Farrelly started off the night with a brief speech, specifying practices DCS has put in place to maintain a safe and welcoming environment in each school. He noted how a healthy school environment includes a positive physical and emotional state for students, staff and families before, during and after school.
The presentation that followed addressed a five-year plan, “Dare 2023,” which consists of four district priorities: healthy schools, active learning, talent development and community partnerships. This forum focused on healthy schools; the other three objectives will be touched on at future forums.
Farrelly walked through DCS’s strategy when it comes to creating healthy schools, which includes improving safety plans, surveying, evaluating health and wellness resources and monitoring school attendance rates.
In early January, DCS sent out a school safety survey to “engage stakeholders, analyze feedback and prioritize action steps,” Farrelly reported. 210 individuals responded to the survey, half being staff members. 70% of these staff member respondents work at First Flight schools.
Farrelly reviewed the main topics of concern that were brought up in responses to the survey. The first of three questions in the survey referenced what DCS is doing well. “A lot of parents and stakeholders feel that we do very well with communication,” Farrelly started.
Conversely, Farrelly said that DCS had received some questions as to why parents had received word about the lockdown that took place in December at First Flight schools from their children before the school staff. Farrelly made note that it is beyond his control that students have cell phones in their hands “within three seconds of going into lockdown” and can communicate faster than staff.
He said that their first step in an event like a lockdown is to have direct communication with law enforcement, then get in contact with the school to receive the details. During the December lockdown, once the information was received from the school and law enforcement, parents were emailed about 35 minutes after the lockdown began, Farrelly said. “The worst thing I can do is communicate inaccurate information,” he added.
In terms of other improvements on DCS’s end, the survey showed that stakeholders wanted drills practiced at various times of the day, strengthened entry procedures, mental health training and a stronger zero tolerance policy.
To address the entry procedure concern, Farrelly said an action step to follow the night’s meeting was to perform an audit of morning and afternoon dismissal at schools. “It’s helpful for us to put our eyes on it,” he said.
In terms of the zero-tolerance policy, Farrelly said “I think we have been very assertive with situations that have come up since I’ve been superintendent – two long-term suspended kids who have communicated threats. I don’t think that, I know that.”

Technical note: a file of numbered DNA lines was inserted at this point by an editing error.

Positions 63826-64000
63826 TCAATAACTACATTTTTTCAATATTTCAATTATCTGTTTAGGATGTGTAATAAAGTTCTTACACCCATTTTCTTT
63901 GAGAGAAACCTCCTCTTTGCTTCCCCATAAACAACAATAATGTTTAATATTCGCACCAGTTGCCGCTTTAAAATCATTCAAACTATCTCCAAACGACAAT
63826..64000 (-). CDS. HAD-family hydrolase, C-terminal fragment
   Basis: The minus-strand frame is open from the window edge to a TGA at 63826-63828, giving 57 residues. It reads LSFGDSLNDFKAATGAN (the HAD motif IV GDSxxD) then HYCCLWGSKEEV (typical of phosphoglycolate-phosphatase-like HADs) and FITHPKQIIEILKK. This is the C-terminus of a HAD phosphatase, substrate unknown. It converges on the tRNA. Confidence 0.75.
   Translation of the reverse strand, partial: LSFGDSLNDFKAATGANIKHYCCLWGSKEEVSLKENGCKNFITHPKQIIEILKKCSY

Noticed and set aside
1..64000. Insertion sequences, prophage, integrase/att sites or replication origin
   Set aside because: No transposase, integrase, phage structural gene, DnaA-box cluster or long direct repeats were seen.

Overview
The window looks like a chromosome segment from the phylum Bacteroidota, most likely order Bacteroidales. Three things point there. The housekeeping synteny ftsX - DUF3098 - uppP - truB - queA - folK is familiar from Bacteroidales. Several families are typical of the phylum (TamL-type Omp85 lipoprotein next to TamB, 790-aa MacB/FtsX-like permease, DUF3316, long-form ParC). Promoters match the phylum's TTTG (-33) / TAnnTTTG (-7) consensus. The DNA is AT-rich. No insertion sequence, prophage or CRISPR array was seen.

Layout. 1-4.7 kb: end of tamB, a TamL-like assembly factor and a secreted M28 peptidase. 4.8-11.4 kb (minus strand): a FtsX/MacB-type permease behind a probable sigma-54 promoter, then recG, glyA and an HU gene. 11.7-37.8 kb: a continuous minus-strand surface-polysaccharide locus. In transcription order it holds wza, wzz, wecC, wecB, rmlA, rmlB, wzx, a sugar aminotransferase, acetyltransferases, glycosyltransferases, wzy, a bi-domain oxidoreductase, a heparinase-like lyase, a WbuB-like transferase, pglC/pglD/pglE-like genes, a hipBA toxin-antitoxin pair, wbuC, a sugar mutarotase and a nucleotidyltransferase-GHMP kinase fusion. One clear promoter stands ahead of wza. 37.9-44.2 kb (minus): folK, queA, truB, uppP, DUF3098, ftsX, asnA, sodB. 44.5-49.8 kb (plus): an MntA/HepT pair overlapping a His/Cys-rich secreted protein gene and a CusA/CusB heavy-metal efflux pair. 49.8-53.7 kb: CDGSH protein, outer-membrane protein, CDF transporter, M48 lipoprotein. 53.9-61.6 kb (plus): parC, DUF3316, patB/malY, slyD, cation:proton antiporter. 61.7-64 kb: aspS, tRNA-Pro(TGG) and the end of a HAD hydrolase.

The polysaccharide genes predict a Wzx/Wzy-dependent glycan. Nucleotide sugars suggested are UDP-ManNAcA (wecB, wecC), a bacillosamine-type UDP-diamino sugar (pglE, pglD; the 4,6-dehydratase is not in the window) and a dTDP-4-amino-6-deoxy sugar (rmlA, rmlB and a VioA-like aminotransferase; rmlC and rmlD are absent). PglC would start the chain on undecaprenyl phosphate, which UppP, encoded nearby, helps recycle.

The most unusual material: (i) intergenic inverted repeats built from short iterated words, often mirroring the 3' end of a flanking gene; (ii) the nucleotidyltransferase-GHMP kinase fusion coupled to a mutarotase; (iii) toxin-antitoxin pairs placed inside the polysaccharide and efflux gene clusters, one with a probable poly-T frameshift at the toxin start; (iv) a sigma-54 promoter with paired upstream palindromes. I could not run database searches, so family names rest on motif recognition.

As for mental health training, Farrelly referenced the 2018 student survey which had 1756 participants. He said that 2% of students mentioned something about more kindness/less bullying in terms of what the school can improve on. Farrelly also showed the anti-bullying programs available at DCS, including Kid Talks, Friends of Rachael and Sanford Harmony.
Bullying was also brought up in the questions posed to the panelists at the forum, which consisted of Dare County Sheriff Doug Doughtie, DCSO Major Jeff Deringer, FFHS senior Emmy Trivette, MHS senior Caleb Barker, teachers Keith Durham (CHSS), Kassie Mount (MHS) and Crissie Weeks (FFHS), along with principals John Luciano (MHS), Chuck Lansing (FFHS) and Diane Childress (FFMS). Board of Education Chair Bea Basnight was also on the panel with Farrelly.
The question that was posed to the panel dealt with whether or not the panelists thought bullying was a pervasive issue at DCS. Trivette commented, “we really need to emphasize mental health education in the school system.” Durham added that teachers and staff are at a “competitive disadvantage” with technology/social media. All student and teacher panelists were in agreement that bullying does not seem to be a “pervasive” issue in DCS, but it is still an issue nonetheless.
Panelists were also asked their feelings on metal detectors; unanimously, the panel felt metal detectors would hinder the welcoming atmosphere DCS now offers.
Working dogs were also brought up; Doughtie asked the crowd how they would feel about their children being subjected to the drug dogs. Many parents raised their hands in favor having the dogs brought in. Doughtie said officers do come on campus and check parking lots with their dogs for narcotics.
Farrelly was asked about the perpetrator involved with the bomb threat to FFHS in December. Farrelly reported that the investigation is ongoing and the perpetrator has not been caught yet. The IP address where the threat originated cannot be determined. If the perpetrator is found and identified as a student of DCS, Farrelly said, “the student would definitely be long-term suspended.”
Due to limited time, not all questions from the survey were able to be answered at the forum. An email was to be sent out to parents on Friday, Jan. 31 with all questions and answers included in an FAQ from DCS.
READ ABOUT MORE SCHOOL NEWS HERE.
Escape a Vape events set for Dare County
Source by [author_name]